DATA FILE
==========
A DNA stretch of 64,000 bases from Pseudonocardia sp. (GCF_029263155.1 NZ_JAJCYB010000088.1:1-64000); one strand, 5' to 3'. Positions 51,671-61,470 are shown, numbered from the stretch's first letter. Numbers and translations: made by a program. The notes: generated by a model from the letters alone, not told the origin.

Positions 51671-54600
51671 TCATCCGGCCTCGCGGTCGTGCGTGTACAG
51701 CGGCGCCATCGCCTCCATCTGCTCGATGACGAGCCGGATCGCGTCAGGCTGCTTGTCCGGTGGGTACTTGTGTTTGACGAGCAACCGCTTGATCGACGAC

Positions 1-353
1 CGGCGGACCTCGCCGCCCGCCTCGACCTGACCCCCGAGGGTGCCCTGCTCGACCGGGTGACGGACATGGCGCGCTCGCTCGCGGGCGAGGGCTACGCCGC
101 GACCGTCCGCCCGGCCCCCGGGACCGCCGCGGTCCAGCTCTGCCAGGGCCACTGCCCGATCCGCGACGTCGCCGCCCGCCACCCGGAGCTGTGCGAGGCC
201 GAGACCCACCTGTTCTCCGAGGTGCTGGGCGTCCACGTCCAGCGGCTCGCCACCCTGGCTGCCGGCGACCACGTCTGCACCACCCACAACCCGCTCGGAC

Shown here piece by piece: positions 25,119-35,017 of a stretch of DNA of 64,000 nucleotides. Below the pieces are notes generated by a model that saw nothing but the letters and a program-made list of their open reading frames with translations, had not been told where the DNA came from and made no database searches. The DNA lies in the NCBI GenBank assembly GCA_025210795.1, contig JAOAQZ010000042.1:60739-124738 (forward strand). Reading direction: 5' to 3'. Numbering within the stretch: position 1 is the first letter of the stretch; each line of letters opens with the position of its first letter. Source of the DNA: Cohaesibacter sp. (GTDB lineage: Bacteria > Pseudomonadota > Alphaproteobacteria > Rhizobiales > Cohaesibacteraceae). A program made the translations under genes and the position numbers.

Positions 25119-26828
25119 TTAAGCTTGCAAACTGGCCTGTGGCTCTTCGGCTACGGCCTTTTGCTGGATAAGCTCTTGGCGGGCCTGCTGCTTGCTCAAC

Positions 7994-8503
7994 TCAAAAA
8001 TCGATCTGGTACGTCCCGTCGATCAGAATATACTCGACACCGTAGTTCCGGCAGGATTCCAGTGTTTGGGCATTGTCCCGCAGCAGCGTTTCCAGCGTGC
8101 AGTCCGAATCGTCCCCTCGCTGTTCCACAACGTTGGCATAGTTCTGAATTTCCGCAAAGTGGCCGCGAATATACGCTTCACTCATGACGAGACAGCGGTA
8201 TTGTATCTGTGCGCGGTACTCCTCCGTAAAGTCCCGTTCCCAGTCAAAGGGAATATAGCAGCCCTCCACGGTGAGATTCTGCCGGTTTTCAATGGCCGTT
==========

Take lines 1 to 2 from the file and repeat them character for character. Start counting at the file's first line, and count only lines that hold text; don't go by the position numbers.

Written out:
A DNA stretch of 64,000 bases from Pseudonocardia sp. (GCF_029263155.1 NZ_JAJCYB010000088.1:1-64000); one strand, 5' to 3'. Positions 51,671-61,470 are shown, numbered from the stretch's first letter. Numbers and translations: made by a program. The notes: generated by a model from the letters alone, not told the origin.

Positions 51671-54600